Ecommerce service providers also need to think about site speed, says Thomas Ryan: “It might no longer be the case that a company would require a separate mobile site as well as their desktop version. There are a number of reasons why, including various screen sizes (from feature phones with small screen resolutions to flag-ship phones with 1080p + screens), odd device shapes (some are wide screen, some are more square — think of tablets), and the rise of the Internet of Things (browsers where browsers usually didn’t live — like on fridges, in cars etc). The goal for an ecommerce website is to have a website that is both flexible (can work on any device) and fast (page load time can seriously impact your conversion levels).”
Adaptive Design and RESS
There’s also another option, as Thomas Ryan explains: “Adaptive web design in its simplest form is a technique for sending different HTML/CSS to different types of devices. Adaptive design allows you to ensure that the page weight and loading times are optimal for users irrespective of device.” However, he says that while responsive design is simpler, “many large websites prefer to serve their users with a content adaptation approach because it’s more flexible, offers faster load times and works better on poor bandwidth and a wider range of devices. This technique is ideal, but not cost effective for smaller businesses.”
Ecommerce sites, he says, may prefer to use RESS (Responsive Web Design with Server-Side Components). “It offers a way to get the best of RWD and content adaptation based on server-side device detection, which results in significant performance improvements over ‘classic’ RWD. A website utilizing RESS is responsive, and, at the same time, it is also fully optimized for different types of devices. This is the latest preferred approach, offering the best of speed, weight and content. Conversion rates will be the best that they can be.”
One issue for companies to consider is the cost implications of each mobile website choice. This isn't straightforward, as the cost of website development depends on the complexity of the website's design and functionality. Whether you're creating an mdot or responsive website, there are several tasks involved. Brad Frost has an excellent list, including:
- working out how you're going to create the website and what's important for it
- developing the design itself
- road testing the design to make sure that it works for everyone
- testing it on specific important devices
- quality assurance
You also have to think about website maintenance costs. With an mdot site, you need to maintain a parallel experience across two site, which can be time consuming and costly, while the responsive option gives you only one site to maintain. However, not everyone agrees that this means it's cheaper.
The best advice: whichever approach you take, assume it's going to take some time and cost some money. This Quora thread on responsive design creation may help.
The Importance of Testing
Another key aspect of the mobile web design process is testing. There are two issues to think about: organizing your tests and avoiding common errors.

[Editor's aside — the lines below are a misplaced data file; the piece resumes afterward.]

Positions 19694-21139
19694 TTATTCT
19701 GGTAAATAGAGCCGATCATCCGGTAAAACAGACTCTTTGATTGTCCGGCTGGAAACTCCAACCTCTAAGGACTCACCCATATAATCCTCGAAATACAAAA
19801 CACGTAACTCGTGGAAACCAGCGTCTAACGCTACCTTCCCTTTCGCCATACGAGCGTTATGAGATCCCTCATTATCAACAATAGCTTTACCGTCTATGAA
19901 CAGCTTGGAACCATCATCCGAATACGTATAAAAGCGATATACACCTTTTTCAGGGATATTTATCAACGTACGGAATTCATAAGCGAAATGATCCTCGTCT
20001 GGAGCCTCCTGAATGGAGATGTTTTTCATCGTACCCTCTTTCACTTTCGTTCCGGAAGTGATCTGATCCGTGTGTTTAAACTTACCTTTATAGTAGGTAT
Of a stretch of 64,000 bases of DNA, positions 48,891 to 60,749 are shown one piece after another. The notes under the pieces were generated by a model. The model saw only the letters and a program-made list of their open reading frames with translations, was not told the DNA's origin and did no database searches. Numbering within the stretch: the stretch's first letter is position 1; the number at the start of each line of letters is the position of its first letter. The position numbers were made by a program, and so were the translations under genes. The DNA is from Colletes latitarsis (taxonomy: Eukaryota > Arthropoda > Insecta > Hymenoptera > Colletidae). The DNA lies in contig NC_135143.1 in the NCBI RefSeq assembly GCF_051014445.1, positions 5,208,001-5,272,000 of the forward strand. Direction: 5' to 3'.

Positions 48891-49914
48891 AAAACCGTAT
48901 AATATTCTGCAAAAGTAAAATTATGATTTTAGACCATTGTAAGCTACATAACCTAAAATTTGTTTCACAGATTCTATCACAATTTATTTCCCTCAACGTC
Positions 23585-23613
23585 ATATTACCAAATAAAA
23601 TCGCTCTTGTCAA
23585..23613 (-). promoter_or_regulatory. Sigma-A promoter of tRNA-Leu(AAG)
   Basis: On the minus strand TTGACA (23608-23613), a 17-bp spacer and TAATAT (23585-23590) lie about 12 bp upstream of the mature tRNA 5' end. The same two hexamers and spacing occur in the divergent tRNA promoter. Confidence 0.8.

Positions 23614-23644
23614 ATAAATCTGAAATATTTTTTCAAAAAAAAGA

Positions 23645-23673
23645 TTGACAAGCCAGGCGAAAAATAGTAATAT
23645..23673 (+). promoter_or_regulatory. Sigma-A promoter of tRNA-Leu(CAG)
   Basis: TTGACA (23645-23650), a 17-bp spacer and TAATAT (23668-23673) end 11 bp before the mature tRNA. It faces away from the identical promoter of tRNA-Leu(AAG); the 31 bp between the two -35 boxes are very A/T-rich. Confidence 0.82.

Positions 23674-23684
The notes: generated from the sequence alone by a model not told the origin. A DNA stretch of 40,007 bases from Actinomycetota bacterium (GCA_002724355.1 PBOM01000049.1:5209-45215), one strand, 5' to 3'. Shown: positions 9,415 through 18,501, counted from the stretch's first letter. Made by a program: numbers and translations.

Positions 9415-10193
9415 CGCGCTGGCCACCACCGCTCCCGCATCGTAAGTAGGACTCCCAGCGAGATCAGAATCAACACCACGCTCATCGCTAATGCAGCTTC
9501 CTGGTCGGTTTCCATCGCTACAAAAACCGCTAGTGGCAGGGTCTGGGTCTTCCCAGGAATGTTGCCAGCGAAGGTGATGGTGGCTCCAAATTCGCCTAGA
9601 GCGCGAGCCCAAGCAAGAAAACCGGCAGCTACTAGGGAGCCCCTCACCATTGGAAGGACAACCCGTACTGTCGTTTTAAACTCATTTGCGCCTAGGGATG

Ivan Shubin, Senior Software Engineer in Test at eBay, points out that shared responsibility is an important aspect of test automation: “A common mistake is having an engineer, dedicated to test automation, which is the only responsible person for tests. In our company we had to refine the testing process and in the end we've build a strong pipeline which consists of several testing environments. We came up with a strict rule: we can only release if everything succeeds. Even if there is one little test failing — we can't go live. This rule had a huge effect on every team member as each of us felt responsible for the tests.”
He adds that it's also important to think about test-driven development (TDD): “For any changes you make on a project, you have to come up with a failing test. This way you make sure that the test coverage is always close to 100%. And even if you miss something, you can always add a test, because you will have to apply TDD technique for bug-fixing anyway. It's your choice where you want to introduce it: UI, service or unit tests.”
Ivan says that user interface (UI) testing requires a careful approach: “UI tests are the most fragile part of the pipeline and therefore they should be implemented in as isolated a way as possible. For instance when preparing a data for UI tests you should never rely on the front-end. Instead, generate test data with database queries, services calls etc. This way you will only touch the front-end when you actually want to test it and your UI tests will be more stable.”
Deciding Factors: The Bottom Line
In the end, the decision on which option is best for you in terms of design, functionality, cost and SEO will include thinking about:
- what kind of content your users need to see
- how often you are likely to update content
- what kind of behavior they exhibit depending on which device that they are using
- whether they need to experience the full functionality of your website no matter what device they are using
Duda Mobile suggests that in making the decision a question to ask is: “Am I ready to build a brand new website, or is my current website great, just not mobile-friendly?”
If you are happy with your existing site and don't need/want to make changes, a separate mdot site may be the answer. On the other hand, if you are planning a site upgrade anyway, then going the responsive route can be a great option.
Which approach have you taken with your mobile site and what was the deciding factor for you? Let us know in the comments!